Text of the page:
OLDHW35 - oldhomewk 35 – PAPAGEORGE MATT – Due 4:00 am...

Info iconThis preview shows pages 1–3. Sign up to view the full content.

View Full Document Right Arrow Icon

Info iconThis preview has intentionally blurred sections. Sign up to view the full version.

View Full Document Right Arrow Icon
This is the end of the preview. Sign up to access the rest of the document.

Unformatted text preview: oldhomewk 35 – PAPAGEORGE, MATT – Due: Apr 28 2008, 4:00 am 1 Question 1, chap 16, sect 4. part 1 of 1 10 points Two guitar strings, of equal length and lin- ear density, are tuned such that the second harmonic of the first string has the same fre- quency as the third harmonic of the second string. The tension of the first string is 210 N. Calculate the tension of the second string. Correct answer: 93 . 3333 N (tolerance ± 1 %). Explanation: The frequency of the n th harmonic of a string is f = n 2 l radicalBigg F μ . (This arises from the requirement that an integer number of half-wavelengths must fill the string in order to keep the end-points of the string fixed.) For two strings of equal lengths and linear densities, we get f 2 f 1 = n 2 n 1 radicalbigg F 2 F 1 . In this case f 2 = f 1 , so F 2 = F 1 parenleftbigg n 1 n 2 parenrightbigg 2 = 93 . 3333 N . Question 2, chap 16, sect 4. part 1 of 1 10 points Two sound sources radiating in phase at a frequency of 540 Hz interfere such that max- ima are heard at angles of 0 ◦ and 26 ◦ from a line perpendicular to that joining the two sources. The volicity of sound in air is 340 m/s. y L d S 1 S 2 θ listening direction θ δ Find the separation between the two sources if the velocity of sound is 340 m / s. Correct answer: 1 . 43629 m (tolerance ± 1 %). Explanation: Let : f = 540 Hz , v = 340 m / s , θ = 0 ◦ , and θ = 26 ◦ . r 2 r 1 y L d S 1 S 2 θ = ta n − 1 parenleftBig y L parenrightBig listening direction δ ≈ d sin θ ≈ r 2- r 1 P O negationslash S 2 QS 1 ≈ 90 ◦ Q 2 π or 360 ◦ φ δ λ = 500 1- 1 ◦ 90 ◦ 180 ◦ 270 ◦ 360 ◦ π/ 2 π 3 π/ 2 2 π φ 2 π = δ λ = d sin θ λ = d λ y radicalbig L 2 + y 2 ≈ d λ y L Because a maximum is heard at 0 ◦ and the sources are in phase, we can conclude that the path difference is 0. Because the next maximum is heard at 26 ◦ , the path difference to that position must be one wavelength. oldhomewk 35 – PAPAGEORGE, MATT – Due: Apr 28 2008, 4:00 am 2 sin θ = Δ s d d = λ sin θ = v f sin θ = 340 m / s (540 Hz) sin26 ◦ = 1 . 43629 m . For additional intensity maxima, d sin θ m = mλ, m = 2 , 3 , 4 , ... θ m = sin − 1 parenleftbigg mλ d parenrightbigg , m = 2 , 3 , 4 , ... The next angle is for m = 2: θ m =2 = sin − 1 parenleftbigg mλ d parenrightbigg = sin − 1 parenleftbigg mv f d parenrightbigg = sin − 1 bracketleftbigg 2 (340 m / s) (540 Hz) (1 . 43629 m) bracketrightbigg . Question 3, chap 16, sect 4. part 1 of 1 10 points A sinusoidal wave in a rope is described by the wave function y = A sin( k x + ω t ) , where x and y are in meters, t is in seconds, A = 0 . 12 m, k = 0 . 68 m − 1 , and ω = 24 Hz....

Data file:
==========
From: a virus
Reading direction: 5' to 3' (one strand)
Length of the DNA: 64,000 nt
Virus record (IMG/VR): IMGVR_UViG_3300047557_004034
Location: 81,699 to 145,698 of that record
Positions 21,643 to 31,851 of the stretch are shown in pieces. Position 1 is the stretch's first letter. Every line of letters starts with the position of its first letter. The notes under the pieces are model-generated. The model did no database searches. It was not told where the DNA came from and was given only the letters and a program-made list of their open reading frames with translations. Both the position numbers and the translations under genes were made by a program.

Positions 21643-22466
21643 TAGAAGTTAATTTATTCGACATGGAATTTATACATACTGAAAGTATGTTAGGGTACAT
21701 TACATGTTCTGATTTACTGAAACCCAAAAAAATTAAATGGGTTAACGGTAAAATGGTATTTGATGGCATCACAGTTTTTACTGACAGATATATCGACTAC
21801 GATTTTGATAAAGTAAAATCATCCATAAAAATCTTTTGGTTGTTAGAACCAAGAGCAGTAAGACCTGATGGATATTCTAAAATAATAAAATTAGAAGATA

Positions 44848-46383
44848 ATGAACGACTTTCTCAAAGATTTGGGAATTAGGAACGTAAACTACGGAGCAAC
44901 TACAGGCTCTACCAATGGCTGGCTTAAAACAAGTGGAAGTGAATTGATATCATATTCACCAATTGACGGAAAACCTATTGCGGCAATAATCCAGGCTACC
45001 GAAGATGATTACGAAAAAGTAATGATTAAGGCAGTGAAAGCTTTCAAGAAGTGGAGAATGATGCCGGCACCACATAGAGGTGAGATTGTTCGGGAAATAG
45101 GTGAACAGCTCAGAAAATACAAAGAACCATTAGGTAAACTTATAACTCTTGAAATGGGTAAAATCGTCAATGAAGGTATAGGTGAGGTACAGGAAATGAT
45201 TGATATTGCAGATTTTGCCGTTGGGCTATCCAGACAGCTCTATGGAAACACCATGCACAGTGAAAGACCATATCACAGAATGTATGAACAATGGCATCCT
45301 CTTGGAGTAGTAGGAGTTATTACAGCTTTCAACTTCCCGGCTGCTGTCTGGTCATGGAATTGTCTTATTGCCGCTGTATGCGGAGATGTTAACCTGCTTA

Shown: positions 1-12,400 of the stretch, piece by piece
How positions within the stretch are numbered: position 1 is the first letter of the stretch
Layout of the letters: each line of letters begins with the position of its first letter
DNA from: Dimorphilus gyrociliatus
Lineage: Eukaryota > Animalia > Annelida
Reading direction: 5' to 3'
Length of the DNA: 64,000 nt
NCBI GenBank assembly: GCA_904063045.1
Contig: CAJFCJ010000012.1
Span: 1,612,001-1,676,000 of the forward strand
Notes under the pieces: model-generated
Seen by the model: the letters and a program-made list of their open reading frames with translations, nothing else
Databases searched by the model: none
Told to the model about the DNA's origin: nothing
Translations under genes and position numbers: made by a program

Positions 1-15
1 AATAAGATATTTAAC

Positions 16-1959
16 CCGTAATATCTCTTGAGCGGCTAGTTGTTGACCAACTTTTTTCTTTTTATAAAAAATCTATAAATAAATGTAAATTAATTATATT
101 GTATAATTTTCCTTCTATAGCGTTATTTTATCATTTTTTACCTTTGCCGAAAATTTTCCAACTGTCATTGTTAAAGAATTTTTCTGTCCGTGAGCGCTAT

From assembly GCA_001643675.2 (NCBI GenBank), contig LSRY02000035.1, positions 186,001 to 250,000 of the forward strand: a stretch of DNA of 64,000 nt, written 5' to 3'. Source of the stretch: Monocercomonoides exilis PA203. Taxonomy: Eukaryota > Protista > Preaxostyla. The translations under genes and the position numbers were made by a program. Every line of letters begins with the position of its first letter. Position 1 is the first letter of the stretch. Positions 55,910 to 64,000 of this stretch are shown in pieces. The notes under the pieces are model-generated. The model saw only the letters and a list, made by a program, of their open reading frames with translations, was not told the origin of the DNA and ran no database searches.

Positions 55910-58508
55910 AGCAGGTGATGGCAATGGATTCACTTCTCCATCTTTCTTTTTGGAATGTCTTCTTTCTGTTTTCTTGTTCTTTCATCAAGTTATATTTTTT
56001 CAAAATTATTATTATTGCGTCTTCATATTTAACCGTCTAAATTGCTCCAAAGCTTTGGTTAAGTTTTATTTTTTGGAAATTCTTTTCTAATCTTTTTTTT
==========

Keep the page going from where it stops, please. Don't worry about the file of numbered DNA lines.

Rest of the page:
View Full Document

{[ snackBarMessage ]}

Page1 / 9

OLDHW35 - oldhomewk 35 – PAPAGEORGE MATT – Due 4:00 am...

This preview shows document pages 1 - 3. Sign up to view the full document.

View Full Document Right Arrow Icon
Ask a homework question - tutors are online